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Sewer system costly


About 100 residents of Whiteford and Cardiff are learning a hard fact about getting public sewers in their community: It's going to cost them all a lot of money.

Residents of the two north Harford County towns and their environs have been dealing with poor or inadequate septic systems, cesspools and a system of underground slate-lined ditches for decades.

Raw sewage sometimes runs through the towns' Main Street. Raw sewage also is polluting nearby Scott Creek.

At best, the least expensive deal for getting public sewers would cost each property owner $1,300 a year for 30 years, said Hayden J. Anthony, a management assistant with the Harford County department of water and sewers.

Mr. Anthony and other county officials spoke at a meeting Thursday night at North Harford High School on plans for a sewage treatment plant.

That includes $860 a year in construction costs and $440 a year in operating costs.

County Councilman Barry T. Glassman, who represents the area, said he is studying a way to help lower those costs and might introduce emergency legislation at Tuesday's council meeting.

"The cost is always a big concern," said Jim Meister of nearby Delta, Pa., who owns property in Whiteford. "How it's going to hit your wallet?"

Harford officials are attempting to persuade Whiteford and Cardiff residents to approve a plan to help Delta build a sewage treatment plant and have everyone connect to it.

Maryland's share of the cost would be $5.9 million.

Delta residents, who share a Main Street with Cardiff and Whiteford along with a rich history of slate mining, are going ahead with their plans to build a sewage treatment plant, one way or another, because the Pennsylvania state government is requiring it. If Maryland joins in, the plant's size will be doubled.

In Whiteford and Cardiff, 207 property owners would be required to connect to the treatment plant.

The turnout Thursday was much larger than at earlier meetings on the sewer project, said Mr. Anthony, whose job it is to attempt to secure federal funding for the project.

Harford officials plan another public meeting next month.

By that time, they hope to have word from federal officials on how much money they will be granted, if any.

In October, officials will send ballots to property owners detailing exact costs and asking them to indicate their preferences. An unreturned ballot will be counted as a no, said Mr. Anthony.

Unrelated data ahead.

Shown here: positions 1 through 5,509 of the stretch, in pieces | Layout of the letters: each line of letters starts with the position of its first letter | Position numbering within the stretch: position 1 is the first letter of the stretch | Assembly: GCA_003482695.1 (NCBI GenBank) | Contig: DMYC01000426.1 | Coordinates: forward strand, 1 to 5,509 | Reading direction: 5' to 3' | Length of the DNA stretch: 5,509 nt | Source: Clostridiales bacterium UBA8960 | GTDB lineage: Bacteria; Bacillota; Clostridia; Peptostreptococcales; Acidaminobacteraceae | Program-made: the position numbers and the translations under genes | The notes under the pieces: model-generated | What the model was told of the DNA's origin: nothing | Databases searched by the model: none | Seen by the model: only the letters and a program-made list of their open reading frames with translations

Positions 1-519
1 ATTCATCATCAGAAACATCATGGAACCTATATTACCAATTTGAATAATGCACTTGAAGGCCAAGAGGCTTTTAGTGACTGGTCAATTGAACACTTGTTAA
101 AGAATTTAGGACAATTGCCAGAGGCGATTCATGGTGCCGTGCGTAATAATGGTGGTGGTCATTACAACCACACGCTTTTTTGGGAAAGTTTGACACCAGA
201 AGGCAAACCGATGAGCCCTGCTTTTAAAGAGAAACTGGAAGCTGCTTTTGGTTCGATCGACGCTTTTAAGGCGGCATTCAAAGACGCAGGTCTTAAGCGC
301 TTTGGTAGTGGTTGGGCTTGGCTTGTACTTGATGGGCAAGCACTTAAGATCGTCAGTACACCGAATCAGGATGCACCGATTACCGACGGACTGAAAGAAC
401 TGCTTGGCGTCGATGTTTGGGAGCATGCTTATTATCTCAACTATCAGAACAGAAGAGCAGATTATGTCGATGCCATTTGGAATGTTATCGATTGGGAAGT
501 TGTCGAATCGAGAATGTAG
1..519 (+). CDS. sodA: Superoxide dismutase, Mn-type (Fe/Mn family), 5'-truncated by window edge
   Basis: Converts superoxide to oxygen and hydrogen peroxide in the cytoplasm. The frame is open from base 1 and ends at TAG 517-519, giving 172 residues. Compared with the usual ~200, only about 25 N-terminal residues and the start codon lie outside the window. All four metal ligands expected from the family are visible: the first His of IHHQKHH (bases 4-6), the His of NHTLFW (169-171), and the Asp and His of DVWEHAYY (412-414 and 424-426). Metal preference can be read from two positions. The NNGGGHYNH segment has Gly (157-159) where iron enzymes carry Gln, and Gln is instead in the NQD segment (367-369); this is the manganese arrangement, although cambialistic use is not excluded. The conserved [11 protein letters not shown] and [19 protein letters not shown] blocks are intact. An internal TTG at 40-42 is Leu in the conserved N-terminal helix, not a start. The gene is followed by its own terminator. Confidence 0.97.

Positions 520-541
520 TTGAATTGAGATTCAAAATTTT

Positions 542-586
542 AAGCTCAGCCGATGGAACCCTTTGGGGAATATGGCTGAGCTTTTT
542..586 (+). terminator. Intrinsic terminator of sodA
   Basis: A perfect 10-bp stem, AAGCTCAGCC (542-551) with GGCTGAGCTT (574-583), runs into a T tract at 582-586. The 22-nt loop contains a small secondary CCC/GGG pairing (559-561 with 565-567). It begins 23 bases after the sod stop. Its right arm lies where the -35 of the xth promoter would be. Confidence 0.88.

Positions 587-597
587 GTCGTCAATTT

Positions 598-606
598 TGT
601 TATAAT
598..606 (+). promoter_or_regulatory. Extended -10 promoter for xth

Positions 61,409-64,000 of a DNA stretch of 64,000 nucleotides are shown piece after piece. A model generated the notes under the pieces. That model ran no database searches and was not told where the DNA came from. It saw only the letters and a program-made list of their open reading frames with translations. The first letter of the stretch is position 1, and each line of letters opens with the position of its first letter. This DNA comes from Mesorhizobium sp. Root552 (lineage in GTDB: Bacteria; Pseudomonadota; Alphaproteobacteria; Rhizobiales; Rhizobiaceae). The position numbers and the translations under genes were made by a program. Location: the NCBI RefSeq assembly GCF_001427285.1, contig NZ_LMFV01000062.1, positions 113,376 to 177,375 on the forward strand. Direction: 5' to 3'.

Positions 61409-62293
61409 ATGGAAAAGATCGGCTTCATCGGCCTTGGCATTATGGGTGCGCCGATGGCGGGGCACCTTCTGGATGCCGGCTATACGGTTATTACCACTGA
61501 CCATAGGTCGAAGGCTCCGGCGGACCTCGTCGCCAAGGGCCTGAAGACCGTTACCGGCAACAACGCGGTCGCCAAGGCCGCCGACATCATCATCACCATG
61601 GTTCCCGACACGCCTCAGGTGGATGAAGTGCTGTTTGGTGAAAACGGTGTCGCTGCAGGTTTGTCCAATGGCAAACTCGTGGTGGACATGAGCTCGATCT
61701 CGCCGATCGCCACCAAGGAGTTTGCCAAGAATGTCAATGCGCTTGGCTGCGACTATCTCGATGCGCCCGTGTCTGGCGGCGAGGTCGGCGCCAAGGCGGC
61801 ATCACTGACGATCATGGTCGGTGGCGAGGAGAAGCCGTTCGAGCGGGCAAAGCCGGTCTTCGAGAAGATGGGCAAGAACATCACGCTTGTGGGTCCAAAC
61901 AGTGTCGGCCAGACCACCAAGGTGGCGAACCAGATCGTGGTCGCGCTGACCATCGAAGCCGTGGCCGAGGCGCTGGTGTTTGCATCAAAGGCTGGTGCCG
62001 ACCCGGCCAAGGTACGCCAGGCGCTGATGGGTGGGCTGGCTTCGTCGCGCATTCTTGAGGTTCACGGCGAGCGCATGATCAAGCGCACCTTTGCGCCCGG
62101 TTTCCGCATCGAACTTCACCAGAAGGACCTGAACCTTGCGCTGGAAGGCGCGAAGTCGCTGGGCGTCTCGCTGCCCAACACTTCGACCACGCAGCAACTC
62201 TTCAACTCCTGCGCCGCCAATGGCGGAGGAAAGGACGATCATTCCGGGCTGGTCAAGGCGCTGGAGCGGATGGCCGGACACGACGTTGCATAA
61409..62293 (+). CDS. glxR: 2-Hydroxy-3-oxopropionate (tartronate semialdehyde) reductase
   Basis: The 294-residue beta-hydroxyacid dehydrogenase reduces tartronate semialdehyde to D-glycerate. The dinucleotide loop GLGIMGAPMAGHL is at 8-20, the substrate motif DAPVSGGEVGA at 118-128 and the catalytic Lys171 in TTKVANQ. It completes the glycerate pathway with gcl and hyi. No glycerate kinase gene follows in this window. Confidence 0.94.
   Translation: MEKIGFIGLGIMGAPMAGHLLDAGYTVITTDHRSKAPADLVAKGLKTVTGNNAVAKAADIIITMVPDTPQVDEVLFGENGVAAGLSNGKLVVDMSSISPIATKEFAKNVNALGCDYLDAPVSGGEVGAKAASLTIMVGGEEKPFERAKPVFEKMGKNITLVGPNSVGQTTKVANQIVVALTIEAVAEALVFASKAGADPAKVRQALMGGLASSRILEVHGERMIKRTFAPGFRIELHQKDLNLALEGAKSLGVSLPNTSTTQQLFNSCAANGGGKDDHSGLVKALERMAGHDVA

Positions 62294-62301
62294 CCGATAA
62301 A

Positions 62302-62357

Once the ballots are counted, the County Council will be asked to approve the project.

Council President Joanne S. Parrott said earlier that the council would like about 60 percent of the residents to give their approval.

However, even if a majority of residents do not support the project, the County Council could approve it anyway, because of the threat to public health posed by raw sewage dribbling through the towns' sewers and gutters.

"I think the majority of the people who have any wattage know we need sewers," said Cardiff resident George Meyn, who was at the meeting Thursday. "They're just concerned about the high cost."

Mr. Meyn said he supports the project, even though it will be costly, because he fears the alternatives would be worse.

For instance, Delta residents could sue the Marylanders for polluting Scott Creek, or county, state or federal officials could require expensive individual sewer systems for each homeowner.

"We're going to get sewerage of some kind," said Mr. Meyn. "They're not going to let this continue"

Mr. Meyn said that even people who are resigned to getting the new sewer system, including him, are not overjoyed by the prospect of paying high costs for 30 years.

Already, he said, people in the northern Harford towns feel they get little in services in exchange for their county taxes.

"There is a feeling up here that we've always paid top dollar for nothing," he said. "Now, we're getting something, and people feel they're probably going to stick it to us."

Mr. Glassman said he hopes to offer an emergency bill that would reduce the $440 annual operating fee for the sewer system to less than $100, with the county picking up the difference.

"I don't know if that $440 is really fair," the councilman said. "In the Bel Air area, it's about $50."

Of the meeting Thursday, Mr. Glassman said, "The sense I got is most people are for it, but they're still concerned if it's affordable."

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